Potdar V, Hinge D, Satav A, Simões EF, Yadav PD, Chadha MS. Laboratory-confirmed avian influenza A(H9N2) virus infection, India, 2019. Emerg Infect Dis. 2019 Dec [date cited]. https://doi.org/10.3201/eid2512.190636

Abstract

“A 17-month-old boy in India with severe acute respiratory infection was laboratory confirmed to have avian influenza A(H9N2) virus infection. Complete genome analysis of the strain indicated a mixed lineage of G1 and H732. The strain also was found to be susceptible to adamantanes and neuraminidase inhibitors.”

Phylogenetic tree of hemagglutinin gene (A) and neuraminidase gene (B) gene of influenza virus A/India/TCM 2581/2019(H9N2) from India (black circle) and reference strains. The numbers above the branches are the bootstrap probabilities (%) for each branch, determined by using the MEGA 7.0 (https://megasoftware.net). Human cases from other countries are in bold. Scale bars indicate substitutions per site.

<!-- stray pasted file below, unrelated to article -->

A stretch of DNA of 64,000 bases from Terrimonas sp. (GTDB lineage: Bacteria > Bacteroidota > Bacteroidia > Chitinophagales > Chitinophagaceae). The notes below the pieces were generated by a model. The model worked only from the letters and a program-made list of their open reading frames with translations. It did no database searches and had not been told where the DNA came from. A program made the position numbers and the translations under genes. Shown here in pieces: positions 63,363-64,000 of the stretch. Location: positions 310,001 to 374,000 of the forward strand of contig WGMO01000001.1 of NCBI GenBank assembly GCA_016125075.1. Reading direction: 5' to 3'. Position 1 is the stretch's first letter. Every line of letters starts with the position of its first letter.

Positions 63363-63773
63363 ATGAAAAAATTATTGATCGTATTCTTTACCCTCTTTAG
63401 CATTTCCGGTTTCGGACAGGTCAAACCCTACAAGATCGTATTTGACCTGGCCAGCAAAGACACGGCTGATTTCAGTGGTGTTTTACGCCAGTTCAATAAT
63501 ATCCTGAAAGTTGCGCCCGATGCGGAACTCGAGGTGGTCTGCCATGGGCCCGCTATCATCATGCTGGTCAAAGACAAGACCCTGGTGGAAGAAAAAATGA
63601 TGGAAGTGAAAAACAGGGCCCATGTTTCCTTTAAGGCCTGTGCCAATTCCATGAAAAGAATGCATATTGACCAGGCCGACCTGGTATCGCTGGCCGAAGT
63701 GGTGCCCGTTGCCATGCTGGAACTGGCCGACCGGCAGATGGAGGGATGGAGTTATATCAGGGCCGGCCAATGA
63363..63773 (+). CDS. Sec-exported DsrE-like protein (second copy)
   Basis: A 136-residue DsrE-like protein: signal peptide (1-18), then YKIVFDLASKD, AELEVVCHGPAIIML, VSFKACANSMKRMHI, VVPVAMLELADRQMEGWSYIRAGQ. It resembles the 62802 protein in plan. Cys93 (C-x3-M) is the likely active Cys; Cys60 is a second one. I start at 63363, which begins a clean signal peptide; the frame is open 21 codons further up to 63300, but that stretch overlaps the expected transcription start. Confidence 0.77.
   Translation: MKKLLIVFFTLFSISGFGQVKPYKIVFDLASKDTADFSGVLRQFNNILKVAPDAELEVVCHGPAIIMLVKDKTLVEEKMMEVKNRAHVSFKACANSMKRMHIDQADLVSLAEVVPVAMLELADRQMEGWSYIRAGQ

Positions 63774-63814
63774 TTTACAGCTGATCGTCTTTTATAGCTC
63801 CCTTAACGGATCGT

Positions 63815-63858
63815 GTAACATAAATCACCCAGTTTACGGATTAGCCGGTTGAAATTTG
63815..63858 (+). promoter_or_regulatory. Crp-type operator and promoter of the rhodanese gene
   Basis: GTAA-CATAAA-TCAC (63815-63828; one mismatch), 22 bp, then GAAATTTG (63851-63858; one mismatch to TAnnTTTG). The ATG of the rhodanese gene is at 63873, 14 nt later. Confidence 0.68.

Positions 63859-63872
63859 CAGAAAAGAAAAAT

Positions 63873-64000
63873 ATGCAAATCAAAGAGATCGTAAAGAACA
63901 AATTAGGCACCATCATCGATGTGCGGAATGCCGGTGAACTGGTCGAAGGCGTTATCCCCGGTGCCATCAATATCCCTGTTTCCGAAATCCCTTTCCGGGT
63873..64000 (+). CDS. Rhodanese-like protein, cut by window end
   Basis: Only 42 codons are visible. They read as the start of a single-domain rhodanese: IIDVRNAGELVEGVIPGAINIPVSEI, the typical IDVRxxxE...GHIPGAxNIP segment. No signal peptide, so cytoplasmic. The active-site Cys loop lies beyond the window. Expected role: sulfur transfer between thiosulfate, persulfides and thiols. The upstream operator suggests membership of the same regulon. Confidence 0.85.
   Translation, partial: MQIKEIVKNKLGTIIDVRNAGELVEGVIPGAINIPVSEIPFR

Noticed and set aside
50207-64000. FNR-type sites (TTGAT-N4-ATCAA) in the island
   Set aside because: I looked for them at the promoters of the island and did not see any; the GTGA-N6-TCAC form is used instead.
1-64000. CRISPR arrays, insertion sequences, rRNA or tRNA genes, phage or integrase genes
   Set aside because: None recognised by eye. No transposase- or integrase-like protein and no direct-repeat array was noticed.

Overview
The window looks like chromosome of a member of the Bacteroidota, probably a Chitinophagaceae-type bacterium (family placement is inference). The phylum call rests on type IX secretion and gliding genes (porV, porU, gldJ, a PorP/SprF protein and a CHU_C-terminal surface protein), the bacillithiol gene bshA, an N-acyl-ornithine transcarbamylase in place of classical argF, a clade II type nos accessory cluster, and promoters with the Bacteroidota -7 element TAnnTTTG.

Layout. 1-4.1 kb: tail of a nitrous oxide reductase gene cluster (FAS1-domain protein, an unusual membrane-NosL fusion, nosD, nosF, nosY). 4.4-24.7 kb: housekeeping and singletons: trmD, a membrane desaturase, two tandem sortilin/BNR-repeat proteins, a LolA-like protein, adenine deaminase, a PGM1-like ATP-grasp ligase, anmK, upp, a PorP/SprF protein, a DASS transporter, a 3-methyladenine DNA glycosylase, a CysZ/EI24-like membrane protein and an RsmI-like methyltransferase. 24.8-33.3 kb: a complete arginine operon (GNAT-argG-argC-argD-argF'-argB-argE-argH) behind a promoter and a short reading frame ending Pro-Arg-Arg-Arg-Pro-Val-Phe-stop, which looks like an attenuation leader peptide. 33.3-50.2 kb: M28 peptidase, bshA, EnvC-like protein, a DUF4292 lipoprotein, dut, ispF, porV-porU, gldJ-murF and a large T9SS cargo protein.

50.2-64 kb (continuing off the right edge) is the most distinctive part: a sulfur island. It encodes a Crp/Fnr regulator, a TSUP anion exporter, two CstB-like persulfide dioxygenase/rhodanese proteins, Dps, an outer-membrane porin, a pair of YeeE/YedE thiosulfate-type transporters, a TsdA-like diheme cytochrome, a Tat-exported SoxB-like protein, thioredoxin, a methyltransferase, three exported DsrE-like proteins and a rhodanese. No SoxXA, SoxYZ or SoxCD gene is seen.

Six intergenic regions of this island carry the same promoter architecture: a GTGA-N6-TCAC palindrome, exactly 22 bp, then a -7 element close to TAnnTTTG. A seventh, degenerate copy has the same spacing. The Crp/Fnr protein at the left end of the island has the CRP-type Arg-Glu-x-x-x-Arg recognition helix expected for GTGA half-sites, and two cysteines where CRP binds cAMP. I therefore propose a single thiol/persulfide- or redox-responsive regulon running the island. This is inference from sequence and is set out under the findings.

The case:  “……The child, a resident of Melghat, had fever, cough, breathlessness, and difficulty feeding for 2 days since illness onset on January 31, 2019. His high intermittent grade fever had no diurnal variation and no association with rash or mucocutaneous lesions. Examination revealed a conscious, restless child with a respiratory rate of 48 breaths/min and lower chest wall in-drawing with intermittent absence of breathing for >20 seconds. He was fully immunized for his age, with bacillus Calmette–Guérin, diphtheria, hepatitis B, poliovirus, and measles vaccines. Both length and weight for age were less than −3 SD. History of travel with his parents to a local religious gathering 1 week before symptom onset was elicited. The father had similar symptoms on return from the gathering but could not undergo serologic testing because of his migrant work. No history of poultry exposure was elicited. The child received an antibacterial drug and antipyretics and recovered uneventfully.….”